The witnesses say that there are casualties left after the clash between Security forces and gunman blamed for a deadly attack a day earlier on a police station in Northern Nigeria.
Hundreds of soldiers and police surrounded the neighborhood as entire families fled, with parents holding their children close as they rushed down Kano's dusty streets. Departing residents reported numerous dead bodies in the streets, but said they made no firm count in their haste to leave.
Police and military officials said details of the operation were sketchy and they had no immediate comment. Authorities kept journalists back from the battle site and restricted access to the military hospital.
The violence in Kano has added to tension across Africa's most populous nation days before a presidential vote meant to usher in the first civilian-to-civilian transfer of power in a nation whose history since independence in 1960 has been plagued by military coups. The main opposition parties joined forces Wednesday to demand the annulment of the results from April 14 balloting for state governors and legislators they branded "sham elections" and called for a postponement of the presidential vote.
Scores of people have died in election-related violence in recent months, including at least 21 during the April 14 vote. Nigerian media reported scattered protests on Monday as the electoral commission announced huge leads for the governing party in the state elections. Angry young Nigerians torched electoral offices in several states and in one instance, burned an election officer alive.
In Kano, an opposition stronghold of 3 million, youths barricaded streets and burned tires after a delay in results from the state elections. The situation calmed late Monday when it was announced that the opposition gubernatorial candidate had won, only for new violence to break out Tuesday, when gunmen attacked a police station, killing 12 policemen and one civilian, the wife of an officer.
Gunfire broke out again in Kano around sunrise Wednesday near the area where a group of suspected Islamic extremists were holed up after their police station attack.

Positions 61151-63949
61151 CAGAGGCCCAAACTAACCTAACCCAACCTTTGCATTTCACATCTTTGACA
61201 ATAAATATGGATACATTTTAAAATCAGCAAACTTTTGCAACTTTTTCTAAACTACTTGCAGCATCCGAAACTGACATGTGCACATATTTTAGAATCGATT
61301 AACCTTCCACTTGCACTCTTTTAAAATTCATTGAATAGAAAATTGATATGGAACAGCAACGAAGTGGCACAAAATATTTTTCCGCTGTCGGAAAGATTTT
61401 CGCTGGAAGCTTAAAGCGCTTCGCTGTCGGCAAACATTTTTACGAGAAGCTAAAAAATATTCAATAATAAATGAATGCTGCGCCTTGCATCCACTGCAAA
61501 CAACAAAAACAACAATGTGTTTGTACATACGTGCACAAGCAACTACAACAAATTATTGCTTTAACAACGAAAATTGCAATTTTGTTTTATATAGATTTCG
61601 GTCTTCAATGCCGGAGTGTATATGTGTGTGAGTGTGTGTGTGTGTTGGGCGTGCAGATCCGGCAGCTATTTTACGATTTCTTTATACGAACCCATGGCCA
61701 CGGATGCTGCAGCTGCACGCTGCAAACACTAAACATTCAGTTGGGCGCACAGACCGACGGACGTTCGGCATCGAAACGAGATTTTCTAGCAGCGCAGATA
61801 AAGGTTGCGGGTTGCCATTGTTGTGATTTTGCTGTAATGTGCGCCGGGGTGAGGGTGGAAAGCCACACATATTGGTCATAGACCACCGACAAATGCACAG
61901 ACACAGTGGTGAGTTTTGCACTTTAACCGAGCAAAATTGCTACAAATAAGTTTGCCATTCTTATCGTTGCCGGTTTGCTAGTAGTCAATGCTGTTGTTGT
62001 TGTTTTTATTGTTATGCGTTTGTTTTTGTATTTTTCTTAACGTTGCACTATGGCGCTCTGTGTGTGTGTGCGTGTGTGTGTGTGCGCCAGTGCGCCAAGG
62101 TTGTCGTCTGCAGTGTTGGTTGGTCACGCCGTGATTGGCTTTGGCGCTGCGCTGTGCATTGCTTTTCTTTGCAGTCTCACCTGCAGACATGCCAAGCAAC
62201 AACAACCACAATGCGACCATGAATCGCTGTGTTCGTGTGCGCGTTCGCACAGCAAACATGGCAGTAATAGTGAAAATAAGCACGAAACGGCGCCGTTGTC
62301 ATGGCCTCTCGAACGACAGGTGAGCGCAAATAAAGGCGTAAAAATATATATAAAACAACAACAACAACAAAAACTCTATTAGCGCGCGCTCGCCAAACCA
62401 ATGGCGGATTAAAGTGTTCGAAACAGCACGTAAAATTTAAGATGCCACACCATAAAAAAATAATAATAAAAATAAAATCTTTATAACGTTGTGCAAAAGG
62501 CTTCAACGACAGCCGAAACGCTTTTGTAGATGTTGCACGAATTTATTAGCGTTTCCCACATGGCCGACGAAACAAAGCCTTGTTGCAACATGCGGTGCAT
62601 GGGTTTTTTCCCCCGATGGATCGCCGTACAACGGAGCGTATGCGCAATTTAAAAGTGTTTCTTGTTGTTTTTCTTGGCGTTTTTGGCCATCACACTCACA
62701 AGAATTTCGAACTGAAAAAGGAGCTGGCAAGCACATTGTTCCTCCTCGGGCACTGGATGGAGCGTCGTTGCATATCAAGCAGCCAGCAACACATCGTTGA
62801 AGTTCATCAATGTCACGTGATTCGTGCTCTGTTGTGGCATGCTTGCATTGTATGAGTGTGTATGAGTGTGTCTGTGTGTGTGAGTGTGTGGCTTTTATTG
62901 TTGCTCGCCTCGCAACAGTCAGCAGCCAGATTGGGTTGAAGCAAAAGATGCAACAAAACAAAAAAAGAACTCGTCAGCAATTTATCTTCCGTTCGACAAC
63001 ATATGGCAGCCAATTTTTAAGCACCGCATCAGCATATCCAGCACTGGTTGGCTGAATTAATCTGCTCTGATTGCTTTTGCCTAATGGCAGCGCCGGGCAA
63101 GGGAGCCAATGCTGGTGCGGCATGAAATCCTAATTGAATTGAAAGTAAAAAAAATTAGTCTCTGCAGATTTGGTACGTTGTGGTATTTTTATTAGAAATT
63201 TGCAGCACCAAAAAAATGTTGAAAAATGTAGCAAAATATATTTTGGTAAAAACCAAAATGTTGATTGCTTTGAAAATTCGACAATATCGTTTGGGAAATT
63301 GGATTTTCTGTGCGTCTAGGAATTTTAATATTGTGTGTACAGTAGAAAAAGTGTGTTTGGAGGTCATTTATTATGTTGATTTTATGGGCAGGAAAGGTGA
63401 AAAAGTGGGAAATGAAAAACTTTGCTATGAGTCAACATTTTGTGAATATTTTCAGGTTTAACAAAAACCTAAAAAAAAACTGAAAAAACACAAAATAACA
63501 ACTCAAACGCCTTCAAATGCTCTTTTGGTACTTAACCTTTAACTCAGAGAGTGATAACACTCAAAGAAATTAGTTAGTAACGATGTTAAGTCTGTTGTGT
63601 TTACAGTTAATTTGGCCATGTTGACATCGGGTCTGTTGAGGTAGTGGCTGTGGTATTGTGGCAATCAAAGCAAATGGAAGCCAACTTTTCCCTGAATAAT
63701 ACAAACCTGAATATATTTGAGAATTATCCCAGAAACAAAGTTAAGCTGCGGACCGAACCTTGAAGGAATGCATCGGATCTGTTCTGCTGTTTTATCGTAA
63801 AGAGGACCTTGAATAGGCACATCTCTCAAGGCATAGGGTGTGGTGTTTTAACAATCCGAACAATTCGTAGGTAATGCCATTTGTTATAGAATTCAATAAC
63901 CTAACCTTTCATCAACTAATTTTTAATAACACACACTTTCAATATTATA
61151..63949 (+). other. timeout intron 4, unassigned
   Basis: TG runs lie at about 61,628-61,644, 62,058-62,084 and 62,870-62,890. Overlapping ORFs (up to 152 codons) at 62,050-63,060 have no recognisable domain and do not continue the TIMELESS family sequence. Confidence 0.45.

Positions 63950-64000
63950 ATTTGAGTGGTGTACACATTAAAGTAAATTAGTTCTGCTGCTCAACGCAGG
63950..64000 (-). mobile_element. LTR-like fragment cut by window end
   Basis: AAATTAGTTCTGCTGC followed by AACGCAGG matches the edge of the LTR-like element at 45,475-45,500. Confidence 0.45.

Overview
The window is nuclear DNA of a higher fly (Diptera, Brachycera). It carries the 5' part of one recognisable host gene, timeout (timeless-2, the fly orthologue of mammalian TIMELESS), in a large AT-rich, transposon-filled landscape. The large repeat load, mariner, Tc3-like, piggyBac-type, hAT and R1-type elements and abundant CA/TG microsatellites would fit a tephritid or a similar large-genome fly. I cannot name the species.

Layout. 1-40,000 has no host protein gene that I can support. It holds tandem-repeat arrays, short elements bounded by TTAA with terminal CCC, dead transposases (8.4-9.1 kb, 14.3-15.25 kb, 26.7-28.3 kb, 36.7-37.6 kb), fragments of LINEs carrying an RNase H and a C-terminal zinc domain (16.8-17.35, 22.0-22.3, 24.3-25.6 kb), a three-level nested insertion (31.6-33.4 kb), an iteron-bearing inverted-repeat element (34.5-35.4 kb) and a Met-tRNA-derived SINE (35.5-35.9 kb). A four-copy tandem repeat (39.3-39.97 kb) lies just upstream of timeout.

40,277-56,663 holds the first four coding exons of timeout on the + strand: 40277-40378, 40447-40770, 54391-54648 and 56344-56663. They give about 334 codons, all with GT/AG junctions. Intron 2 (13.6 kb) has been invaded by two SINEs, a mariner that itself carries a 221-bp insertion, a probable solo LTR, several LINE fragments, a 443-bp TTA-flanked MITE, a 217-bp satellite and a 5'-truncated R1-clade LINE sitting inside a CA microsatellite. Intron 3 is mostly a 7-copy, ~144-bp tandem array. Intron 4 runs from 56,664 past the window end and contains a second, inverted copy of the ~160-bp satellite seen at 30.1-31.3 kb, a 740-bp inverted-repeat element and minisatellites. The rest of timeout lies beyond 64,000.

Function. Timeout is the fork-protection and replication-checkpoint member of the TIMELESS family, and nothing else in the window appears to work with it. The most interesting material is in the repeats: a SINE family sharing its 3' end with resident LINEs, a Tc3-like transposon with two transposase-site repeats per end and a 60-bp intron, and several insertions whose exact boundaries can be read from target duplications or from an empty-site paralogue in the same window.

Residents said they believed the attackers were members of an outlawed, self-styled Islamic extremist movement that has clashed with security forces in recent years.
Gunfire could be heard and witnesses said they saw injured troops being rushed from the scene.
Police on Tuesday announced a ban on political rallies across this nation of 140 million, and said security forces had been given orders to act to put down violence.
Amid the violence and charges of vote-rigging, 18 parties, including those of the main opposition candidates Gen. Muhammadu Buhari and Vice President Atiku Abubakar, called on Nigerians to "protest in a nonviolent manner" against the state election results. The parties also called for a new electoral commission.
The parties demanded a "level playing field" for all candidates and threatened to boycott Saturday's vote setting up Nigeria's first-ever transfer of power from one civilian leader to another.
Government officials were not immediately available for comment on the demands that threaten to further endanger the drive to cement civilian rule.
Since independence from Britain in 1960, most Nigerian elections were scuttled by military coups or annulments. Current President Olusegun Obasanjo, a former military ruler, was elected in 1999, ending decades of near-constant military rule and coups d'etat that overturned periodic civilian administrations.
Obasanjo's 2003 re-election was marred by violence and accusations of widespread rigging.
Obasanjo was prevented from running again by constitutional term limits. Umaru Yar'Adua, a member of Obasanjo's party, is seen as the front-runner in Saturday's race.
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